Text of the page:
Tuesday, May 26, 2015

A Teacher Like Me?

image inspired by my pro-teacher
friends at www.teachlikeme.org
Homework...please begin by reading this Washington Post article from May 21st: Why We Should Diversify the Overwhelmingly White U.S. Teaching Force--and How

I have often found myself reflecting on the issues of race and gender within education, probably more so race since there are more male teachers within secondary education where I work.

Working within a suburban community...and in all honestly, a suburban community which had its major growth boom within the late 1960s through early 1980s as a by-product of the "white flight" linked with the era of "busing"...I have often wondered why there aren't currently more teachers of an ethnic minority background teaching within our community. I've asked myself a variety of questions on this topic:

  • Why don't the proportions of ethnic minorities teaching within my district's schools resemble the overall proportions within the community itself?
  • Are teachers of an ethnic minority background less interested in working within my district? If so, why?
  • Is my district (intentionally or latently) less interested in hiring ethnic minorities?--this is a tough question because if I know like the answer is "yes" then I need to wrestle with what would compel me to continue working for such a district
  • Do other teachers notice the disproportional representation? Do administrators notice it? Do students and families notice it?
  • Does the community within my district truly care about this issue? If not, why?
  • Is there some significant value in a student being able to look across a campus and see a teacher who looks like him or herself?
  • Could seeing an increased quantity of teachers from various ethnic backgrounds inspire more of our own minority students to think that a career in education could be something they should explore?
I've also often wondered why there are not more students of ethnic minority backgrounds (especially black and Hispanic) who enroll within the Advanced Placement courses that I love and teach. The proportional enrollment of black and Hispanic students within our AP program is no where near the proportional divisions within our whole student population. I'm convinced the answer is NOT due to any lack of ability. And more questions arise:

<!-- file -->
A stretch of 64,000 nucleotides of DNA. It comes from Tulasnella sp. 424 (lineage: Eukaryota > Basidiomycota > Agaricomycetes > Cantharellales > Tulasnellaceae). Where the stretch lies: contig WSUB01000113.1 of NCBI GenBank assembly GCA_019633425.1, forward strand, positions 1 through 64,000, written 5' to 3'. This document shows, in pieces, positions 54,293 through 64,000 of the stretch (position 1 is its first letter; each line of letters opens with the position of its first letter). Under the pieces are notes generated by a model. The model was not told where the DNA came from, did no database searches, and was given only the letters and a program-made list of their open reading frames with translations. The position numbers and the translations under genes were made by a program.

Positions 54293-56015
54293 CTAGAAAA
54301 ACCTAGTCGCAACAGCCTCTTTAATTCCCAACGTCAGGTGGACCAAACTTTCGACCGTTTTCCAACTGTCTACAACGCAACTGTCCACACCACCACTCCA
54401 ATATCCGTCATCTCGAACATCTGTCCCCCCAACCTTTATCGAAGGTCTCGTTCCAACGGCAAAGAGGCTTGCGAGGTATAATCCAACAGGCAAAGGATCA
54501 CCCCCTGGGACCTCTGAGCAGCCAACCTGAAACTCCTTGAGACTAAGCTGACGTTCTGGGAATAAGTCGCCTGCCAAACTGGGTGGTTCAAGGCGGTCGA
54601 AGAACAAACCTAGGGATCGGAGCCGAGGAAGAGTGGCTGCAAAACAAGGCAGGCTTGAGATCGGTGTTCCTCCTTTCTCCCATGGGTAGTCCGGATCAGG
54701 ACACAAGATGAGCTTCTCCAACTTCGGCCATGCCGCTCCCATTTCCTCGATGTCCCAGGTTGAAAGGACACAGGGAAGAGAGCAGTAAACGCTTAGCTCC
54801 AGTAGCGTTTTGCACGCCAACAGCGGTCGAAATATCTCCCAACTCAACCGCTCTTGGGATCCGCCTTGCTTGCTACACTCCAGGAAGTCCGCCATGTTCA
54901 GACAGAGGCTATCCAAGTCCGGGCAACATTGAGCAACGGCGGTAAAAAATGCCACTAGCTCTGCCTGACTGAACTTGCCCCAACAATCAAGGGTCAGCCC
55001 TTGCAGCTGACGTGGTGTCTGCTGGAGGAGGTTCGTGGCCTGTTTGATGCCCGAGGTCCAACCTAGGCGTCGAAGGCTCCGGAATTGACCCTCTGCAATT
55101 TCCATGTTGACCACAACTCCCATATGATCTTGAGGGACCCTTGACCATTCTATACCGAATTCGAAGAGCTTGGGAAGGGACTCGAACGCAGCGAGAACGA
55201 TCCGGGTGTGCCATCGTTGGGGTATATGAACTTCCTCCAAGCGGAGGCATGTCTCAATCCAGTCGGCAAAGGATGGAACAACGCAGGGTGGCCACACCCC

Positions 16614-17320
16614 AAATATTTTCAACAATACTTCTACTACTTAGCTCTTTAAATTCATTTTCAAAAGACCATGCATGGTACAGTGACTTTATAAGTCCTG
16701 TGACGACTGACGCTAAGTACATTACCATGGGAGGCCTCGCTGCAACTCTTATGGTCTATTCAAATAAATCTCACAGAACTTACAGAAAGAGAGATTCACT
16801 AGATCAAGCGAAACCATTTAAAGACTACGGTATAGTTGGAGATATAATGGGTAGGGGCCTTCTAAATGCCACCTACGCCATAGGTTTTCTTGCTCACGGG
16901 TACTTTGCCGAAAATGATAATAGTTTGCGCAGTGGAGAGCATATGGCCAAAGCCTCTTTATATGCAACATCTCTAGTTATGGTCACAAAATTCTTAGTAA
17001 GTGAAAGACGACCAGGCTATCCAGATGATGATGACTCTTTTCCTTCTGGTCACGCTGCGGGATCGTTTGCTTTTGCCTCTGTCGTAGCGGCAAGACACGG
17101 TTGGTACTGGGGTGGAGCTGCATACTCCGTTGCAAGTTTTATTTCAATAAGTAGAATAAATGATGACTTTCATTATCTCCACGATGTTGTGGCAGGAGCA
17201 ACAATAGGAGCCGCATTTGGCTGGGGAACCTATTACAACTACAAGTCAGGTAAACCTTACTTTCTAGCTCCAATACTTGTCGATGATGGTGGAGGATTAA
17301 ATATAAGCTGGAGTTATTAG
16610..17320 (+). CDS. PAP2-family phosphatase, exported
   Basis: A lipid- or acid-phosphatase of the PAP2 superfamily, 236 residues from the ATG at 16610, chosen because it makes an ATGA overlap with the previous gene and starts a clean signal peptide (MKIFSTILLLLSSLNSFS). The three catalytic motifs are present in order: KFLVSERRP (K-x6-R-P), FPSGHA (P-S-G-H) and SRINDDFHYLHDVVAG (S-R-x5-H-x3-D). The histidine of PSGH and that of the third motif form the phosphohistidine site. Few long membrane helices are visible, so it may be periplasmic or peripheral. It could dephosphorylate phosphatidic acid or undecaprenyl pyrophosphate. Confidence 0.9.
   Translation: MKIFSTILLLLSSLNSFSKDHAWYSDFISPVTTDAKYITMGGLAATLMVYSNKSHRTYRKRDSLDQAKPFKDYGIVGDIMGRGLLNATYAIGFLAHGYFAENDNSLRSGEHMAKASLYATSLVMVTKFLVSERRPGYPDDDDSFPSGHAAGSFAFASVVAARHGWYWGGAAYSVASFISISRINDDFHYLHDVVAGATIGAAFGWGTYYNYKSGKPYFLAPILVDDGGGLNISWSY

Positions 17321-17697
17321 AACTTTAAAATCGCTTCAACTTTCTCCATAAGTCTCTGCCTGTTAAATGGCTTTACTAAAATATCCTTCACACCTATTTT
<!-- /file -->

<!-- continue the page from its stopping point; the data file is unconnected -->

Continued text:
• How can we change this? How can we get more black and Hispanic students to take AP level course work?--and this is not and should not be simply to develop a magic quota of representation within the program
  • To what extent am I best suited to be a leading voice to help spark change? Will black and Hispanic students see merit in some white guy's efforts to get them to enroll in such programs? Is some form of outreach effort better suited to be lead by a teacher from an ethnic background similar to the students?
  • Would having more teachers of ethnic minority backgrounds teaching AP level courses help improve the enrollment of students from these backgrounds?
The motto used by my school is "Creating Avenues to Success" (inspired by our mascot: SaberCats). While we do truly strive to explore and provide many paths to help our students succeed, I do wonder if seeking greater ethnic diversity among our faculty and administration would help to inspire even more students to explore paths that might not have otherwise considered.

A greater diversity in the backgrounds of our teachers inspires a new richness of conversations within our classrooms and educational experiences for ALL of our students. Additionally, having a greater diversity of teachers helps to reiterate that the diversity of our student population is valued and that we do, in fact, care about Creating Avenues to Success for ALL of our students.

What are your thoughts? I'd love to hear your insight...both in response to the article and what I've shared here.

Monday, May 25, 2015

Idealism v. Realism

I have no idea of the directions this blog will go nor the issues it will address.

As of now I see addressing lots of political issues, especially those global in scope since I do have a Masters in Political Science: International Affairs. I will also address a variety of educational topics since my career is high school education and my undergraduate degree is Secondary Social Studies Education. I'm pretty sure that history, religion, culture, geography, and music will also become important themes.

But I do know that a central theme throughout all of what I envision for this blog space is the conflicts between idealism and realism. There are a whole variety of ways that each of us think the world "should" be. You and I will probably agree on some of these points and disagree on others. But there are a whole host of reasons for why things are the way that they are. We have all kinds of institutional processes and expectations for why we do what we do and, unless we formally change these, we must morph our idealistic goals so that they legitimately fit within what is allowed.

For example: in an ideal world (at least from my perspective) I should be able to drive from Oklahoma City, OK to Dallas, TX in an hour-and-a-half or less. However, the reality is 1) there are firmly established speed limits along I-35 and these change while going through highly urban areas and 2) I'm not on the road alone so my driving "skills" must be balanced against the safety of others.

But through this forum, perhaps my idealism can spark some brainstorming into ways of overcoming those institutionalized barriers or convincing others for the need to eradicate such barriers.